Remember the headline from this Guardian article from 2009?
The article even came with its very own predictive graph to scare people:
Yeah, well, turns out that this prediction was just wrong. In fact, virtually every prediction made by alarmists over…
The Met Office (one of the two organisations responsible for the HadCRUT temperature record) dealt with a similar version of this myth two years ago. Granted, the claim then was that there had been no warming between 1997 - 2012, but the response they gave is still worth reading as it highlights the pitfalls of cherrypicking a starting point, which, as I will demonstrate, is what the first graph above does.
From the Met Office News blog:
The linear trend from August 1997 (in the middle of an exceptionally strong El Nino) to August 2012 (coming at the tail end of a double-dip La Nina) is about 0.03°C/decade, amounting to a temperature increase of 0.05°C over that period, but equally we could calculate the linear trend from 1999, during the subsequent La Nina, and show a more substantial warming.
As we’ve stressed before, choosing a starting or end point on short-term scales can be very misleading. Climate change can only be detected from multi-decadal timescales due to the inherent variability in the climate system. If you use a longer period from HadCRUT4 the trend looks very different. For example, 1979 to 2011 shows 0.16°C/decade (or 0.15°C/decade in the NCDC dataset, 0.16°C/decade in GISS). Looking at successive decades over this period, each decade was warmer than the previous – so the 1990s were warmer than the 1980s, and the 2000s were warmer than both. Eight of the top ten warmest years have occurred in the last decade.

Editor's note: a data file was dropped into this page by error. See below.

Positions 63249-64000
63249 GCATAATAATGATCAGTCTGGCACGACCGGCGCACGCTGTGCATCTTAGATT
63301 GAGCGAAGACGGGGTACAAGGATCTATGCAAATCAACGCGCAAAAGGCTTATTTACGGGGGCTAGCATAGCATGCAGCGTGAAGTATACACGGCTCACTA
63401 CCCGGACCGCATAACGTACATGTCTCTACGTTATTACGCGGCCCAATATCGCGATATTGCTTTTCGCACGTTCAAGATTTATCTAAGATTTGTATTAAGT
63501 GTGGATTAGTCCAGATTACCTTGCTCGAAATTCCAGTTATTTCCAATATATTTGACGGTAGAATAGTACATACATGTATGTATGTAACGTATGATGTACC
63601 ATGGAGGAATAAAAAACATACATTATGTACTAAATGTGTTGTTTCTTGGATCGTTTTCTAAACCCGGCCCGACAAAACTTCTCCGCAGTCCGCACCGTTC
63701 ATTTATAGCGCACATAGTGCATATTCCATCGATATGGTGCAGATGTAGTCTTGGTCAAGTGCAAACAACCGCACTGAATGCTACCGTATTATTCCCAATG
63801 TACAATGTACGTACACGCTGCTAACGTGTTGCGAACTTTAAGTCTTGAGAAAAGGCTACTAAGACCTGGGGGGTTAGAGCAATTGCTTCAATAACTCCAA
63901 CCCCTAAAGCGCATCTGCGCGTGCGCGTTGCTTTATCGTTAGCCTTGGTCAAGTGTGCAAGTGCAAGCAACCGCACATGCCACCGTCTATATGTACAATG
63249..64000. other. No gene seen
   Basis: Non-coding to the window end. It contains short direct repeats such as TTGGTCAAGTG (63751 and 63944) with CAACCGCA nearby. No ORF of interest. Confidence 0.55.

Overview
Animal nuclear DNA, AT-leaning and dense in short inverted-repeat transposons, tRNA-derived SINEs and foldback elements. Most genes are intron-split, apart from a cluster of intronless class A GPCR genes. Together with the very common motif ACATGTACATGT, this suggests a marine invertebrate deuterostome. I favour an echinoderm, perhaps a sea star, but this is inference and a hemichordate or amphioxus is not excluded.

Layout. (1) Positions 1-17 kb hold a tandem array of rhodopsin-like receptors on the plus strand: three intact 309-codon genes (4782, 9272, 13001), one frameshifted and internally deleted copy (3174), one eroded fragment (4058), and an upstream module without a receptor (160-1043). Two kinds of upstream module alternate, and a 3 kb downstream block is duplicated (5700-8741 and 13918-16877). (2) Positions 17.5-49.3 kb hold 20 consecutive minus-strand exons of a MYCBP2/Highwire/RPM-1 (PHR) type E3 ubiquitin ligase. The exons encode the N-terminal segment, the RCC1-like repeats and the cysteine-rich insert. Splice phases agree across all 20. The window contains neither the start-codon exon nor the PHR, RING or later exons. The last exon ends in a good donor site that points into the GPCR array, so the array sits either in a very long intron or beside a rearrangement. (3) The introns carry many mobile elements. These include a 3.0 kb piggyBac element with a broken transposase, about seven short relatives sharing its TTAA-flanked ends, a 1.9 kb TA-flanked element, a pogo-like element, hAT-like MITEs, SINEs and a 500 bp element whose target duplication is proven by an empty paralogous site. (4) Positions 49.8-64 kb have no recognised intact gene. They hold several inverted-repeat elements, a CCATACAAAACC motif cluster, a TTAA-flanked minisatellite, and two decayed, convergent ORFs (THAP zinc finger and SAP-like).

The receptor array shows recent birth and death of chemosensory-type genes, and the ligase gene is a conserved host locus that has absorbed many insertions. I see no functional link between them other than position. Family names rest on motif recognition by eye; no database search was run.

The first graph in the post, which purports to show no warming since 1995, is misleading because 1995 is clearly a warm year. It has been purposefully selected as a starting point, even though you could equally use 1996 or 1999 as a starting point, and it would have showed warming, or you could have started 1997 or 1998 and it would have showed cooling again. As the Met Office post stresses, these short timespans are often misleading and are insufficient in determining temperature trends.
Moving on to the RSS temperature record, which was mentioned in the WUWT article. The official graph from the RSS website shows a constant rate of warming of 0.124K/decade in the lower troposphere.
As for the Arctic sea ice, it is very clearly getting smaller (context of that graph can be found here.) Antarctic land ice is also decreasing, but sea ice is increasing as a result of global warming.
I’m now on 500px :)